It was recently announced that data from official national sources is one of Europe’s most valuable resources in achieving a sustainable, safer and fairer society. The showcase by members of EuroGeographics, the not-for-profit membership association for Europe’s National Mapping, Cadastral and Land Registry Authorities, highlighted their role in providing fundamental information to implement the United Nations’ Sustainable Development Goals (SDGs).

We sat down with EuroGeographics’ new Secretary General and Executive Director, Sallie Payne Snell, to learn more.

Firstly, congratulations! As an international not-for-profit organization, we’d love to learn more about your work representing providers of geospatial data. Could you tell us about what you’ll be focusing on in your new role?

Thank you! I’d like to start by emphasising what a great privilege it is to represent official providers of the trusted geospatial information that is fundamental to the everyday lives of people across Europe. 

I am committed to championing its members’ data and expertise. Having previously led the Association’s operations, I’ve gained an in-depth understanding of the technological, legislative and operational challenges and opportunities facing National Mapping, Cadastral and Land Information Authorities and I will be using this to deliver membership benefits that support them in their national, European and global activities.

I’ll be focusing on enabling access to their high-value data and expertise through its integration into the infrastructures we rely upon as a modern society. This includes establishing partnerships with those who share our goal of using geospatial data for the public good; these are vital for meeting user requirements and finding solutions to common challenges.

We’re all about location here at Geoawesomeness. That’s why we were so excited to hear that EuroGeographics recently announced the pivotal role that location data plays in bettering the world. The showcase featured examples from Belgium, France, Germany and The Netherlands to demonstrate how location connects people with place for sustainable development, tackling climate change, creating digital twins, and developing intelligent transport systems. Could you share more about this dynamic between people and place?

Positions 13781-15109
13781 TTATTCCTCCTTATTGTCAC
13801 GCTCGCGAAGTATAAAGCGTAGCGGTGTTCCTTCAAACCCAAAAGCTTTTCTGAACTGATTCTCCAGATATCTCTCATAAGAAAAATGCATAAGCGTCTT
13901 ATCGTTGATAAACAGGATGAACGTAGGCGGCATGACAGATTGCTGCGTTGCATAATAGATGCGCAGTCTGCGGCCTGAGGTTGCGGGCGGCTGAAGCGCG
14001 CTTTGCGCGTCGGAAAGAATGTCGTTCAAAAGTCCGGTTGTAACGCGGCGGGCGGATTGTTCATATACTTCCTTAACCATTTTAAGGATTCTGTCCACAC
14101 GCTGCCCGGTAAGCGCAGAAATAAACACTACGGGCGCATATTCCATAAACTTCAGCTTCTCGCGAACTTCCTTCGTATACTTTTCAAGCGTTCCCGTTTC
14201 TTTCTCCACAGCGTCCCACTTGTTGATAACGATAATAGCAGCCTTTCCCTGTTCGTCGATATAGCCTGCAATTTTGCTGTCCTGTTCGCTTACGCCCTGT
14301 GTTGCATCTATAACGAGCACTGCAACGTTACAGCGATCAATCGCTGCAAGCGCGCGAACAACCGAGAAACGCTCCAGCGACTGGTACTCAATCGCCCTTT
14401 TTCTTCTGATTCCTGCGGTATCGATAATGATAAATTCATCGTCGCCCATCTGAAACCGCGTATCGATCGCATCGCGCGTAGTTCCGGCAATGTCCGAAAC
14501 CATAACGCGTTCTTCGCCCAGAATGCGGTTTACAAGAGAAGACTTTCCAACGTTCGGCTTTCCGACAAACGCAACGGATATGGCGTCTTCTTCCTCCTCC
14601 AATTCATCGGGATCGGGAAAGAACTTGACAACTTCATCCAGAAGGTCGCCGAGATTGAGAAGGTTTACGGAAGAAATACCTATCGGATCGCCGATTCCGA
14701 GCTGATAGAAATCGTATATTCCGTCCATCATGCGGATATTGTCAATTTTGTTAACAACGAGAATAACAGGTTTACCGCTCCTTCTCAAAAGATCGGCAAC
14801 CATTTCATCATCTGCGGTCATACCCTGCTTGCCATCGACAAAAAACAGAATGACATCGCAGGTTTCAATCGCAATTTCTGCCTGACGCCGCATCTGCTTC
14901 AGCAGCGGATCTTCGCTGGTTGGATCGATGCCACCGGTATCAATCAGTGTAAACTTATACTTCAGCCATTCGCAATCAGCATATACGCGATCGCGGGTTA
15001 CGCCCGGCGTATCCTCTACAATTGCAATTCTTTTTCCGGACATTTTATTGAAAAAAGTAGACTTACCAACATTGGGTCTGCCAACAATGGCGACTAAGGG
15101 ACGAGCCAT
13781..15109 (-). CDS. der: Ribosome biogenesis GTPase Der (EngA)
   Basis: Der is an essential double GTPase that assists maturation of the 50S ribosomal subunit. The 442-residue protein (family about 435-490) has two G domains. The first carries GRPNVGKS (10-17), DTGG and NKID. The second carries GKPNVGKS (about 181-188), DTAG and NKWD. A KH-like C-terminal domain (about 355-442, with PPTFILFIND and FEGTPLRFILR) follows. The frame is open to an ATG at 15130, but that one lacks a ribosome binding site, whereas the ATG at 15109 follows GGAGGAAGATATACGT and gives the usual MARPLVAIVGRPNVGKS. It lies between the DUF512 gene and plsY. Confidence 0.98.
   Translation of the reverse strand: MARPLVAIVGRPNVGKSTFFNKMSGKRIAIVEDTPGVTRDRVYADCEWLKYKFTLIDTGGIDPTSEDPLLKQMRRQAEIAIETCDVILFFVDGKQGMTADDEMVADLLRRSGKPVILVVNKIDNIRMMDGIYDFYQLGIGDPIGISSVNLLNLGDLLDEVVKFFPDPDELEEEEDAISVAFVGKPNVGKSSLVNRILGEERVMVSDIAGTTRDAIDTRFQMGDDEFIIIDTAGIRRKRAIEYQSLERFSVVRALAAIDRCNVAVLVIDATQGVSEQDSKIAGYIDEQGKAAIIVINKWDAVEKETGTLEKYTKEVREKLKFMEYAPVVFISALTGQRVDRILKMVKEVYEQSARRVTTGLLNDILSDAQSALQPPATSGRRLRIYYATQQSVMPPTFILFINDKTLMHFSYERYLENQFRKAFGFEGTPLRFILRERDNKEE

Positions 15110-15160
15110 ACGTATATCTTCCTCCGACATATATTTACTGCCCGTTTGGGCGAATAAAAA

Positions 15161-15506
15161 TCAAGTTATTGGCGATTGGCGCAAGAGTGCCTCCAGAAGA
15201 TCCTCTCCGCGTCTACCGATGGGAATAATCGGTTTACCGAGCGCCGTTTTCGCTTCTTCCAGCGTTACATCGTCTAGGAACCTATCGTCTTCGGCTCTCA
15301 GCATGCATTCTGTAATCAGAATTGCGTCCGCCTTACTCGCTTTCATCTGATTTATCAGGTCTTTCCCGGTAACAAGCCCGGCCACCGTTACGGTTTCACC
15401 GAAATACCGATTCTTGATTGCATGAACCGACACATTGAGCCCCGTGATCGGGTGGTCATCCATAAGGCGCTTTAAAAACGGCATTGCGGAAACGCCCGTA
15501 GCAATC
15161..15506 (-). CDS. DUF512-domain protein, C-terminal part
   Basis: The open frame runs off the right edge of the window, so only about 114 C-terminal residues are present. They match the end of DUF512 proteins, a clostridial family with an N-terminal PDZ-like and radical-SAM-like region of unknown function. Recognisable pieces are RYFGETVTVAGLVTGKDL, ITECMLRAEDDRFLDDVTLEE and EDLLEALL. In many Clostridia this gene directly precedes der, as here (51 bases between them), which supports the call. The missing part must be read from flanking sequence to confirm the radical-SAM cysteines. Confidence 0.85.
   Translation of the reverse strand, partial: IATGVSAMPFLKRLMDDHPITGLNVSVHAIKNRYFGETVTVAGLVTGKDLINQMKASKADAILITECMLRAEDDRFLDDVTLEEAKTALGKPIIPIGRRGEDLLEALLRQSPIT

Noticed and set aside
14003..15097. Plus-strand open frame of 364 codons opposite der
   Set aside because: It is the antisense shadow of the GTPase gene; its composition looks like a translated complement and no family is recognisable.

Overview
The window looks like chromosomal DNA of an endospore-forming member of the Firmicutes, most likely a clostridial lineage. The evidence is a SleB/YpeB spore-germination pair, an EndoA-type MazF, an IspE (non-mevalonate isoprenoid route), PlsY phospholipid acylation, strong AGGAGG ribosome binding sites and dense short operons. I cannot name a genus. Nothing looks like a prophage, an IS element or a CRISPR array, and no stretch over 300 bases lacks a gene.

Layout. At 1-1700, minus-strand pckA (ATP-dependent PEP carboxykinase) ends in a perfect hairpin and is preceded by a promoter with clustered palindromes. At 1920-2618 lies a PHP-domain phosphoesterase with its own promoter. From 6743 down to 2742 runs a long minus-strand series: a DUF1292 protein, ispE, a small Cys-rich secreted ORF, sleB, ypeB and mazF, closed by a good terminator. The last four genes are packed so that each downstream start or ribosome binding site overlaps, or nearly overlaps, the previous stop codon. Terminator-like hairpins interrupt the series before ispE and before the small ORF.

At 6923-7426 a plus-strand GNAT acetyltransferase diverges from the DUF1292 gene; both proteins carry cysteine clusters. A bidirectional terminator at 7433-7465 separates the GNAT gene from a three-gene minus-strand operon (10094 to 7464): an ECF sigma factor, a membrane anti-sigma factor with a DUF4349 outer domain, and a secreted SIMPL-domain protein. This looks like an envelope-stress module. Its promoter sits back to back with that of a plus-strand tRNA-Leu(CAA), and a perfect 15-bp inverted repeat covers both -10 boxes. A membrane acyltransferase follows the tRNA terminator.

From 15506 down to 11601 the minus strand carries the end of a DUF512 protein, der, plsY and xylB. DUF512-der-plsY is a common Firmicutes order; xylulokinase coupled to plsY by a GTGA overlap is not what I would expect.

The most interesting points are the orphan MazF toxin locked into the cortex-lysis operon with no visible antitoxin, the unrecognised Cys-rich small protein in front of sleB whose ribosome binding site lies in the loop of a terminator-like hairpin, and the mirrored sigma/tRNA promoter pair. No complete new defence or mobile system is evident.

Location is a powerful tool – it tells us where things happen but also provides the link between information and action. More than ever before, the world needs accurate data that it can trust is up to date, definitive and detailed – and it needs to know where to find it. 

During our recent event at the European Parliament for MEPs and decision-makers, our members demonstrated how they provide context and clarity to information about people and places, so that we can gain insight and answers to some of the key issues facing society.

From integrating maps and data to provide insights for tackling climate change, providing information to support energy transition, and enabling multimodal transport strategies and digital transformation, we have a wide range of case studies on our website showing how members data and expertise play a key role in realising a sustainable, safer and fairer society. 

How can we achieve a sustainable, safer, and fairer society for all? With trusted geospatial data, says EuroGeographics

The Sustainable Development Goals are crucial as a framework for the world to work towards. What role do you think geospatial data plays in us meeting them? And why is this new announcement about geospatial data so important to highlight?

Geospatial data enables the connection between people, their location and place, and in doing so allows us to measure where progress is, or is not, being made. 

The United Nations recognises that a strong global geospatial infrastructure is an essential enabler for achieving its 2030 Agenda, but it’s not just the Sustainable Development Goals that depends on this information; sustainable development is also a priority objective for EU policy.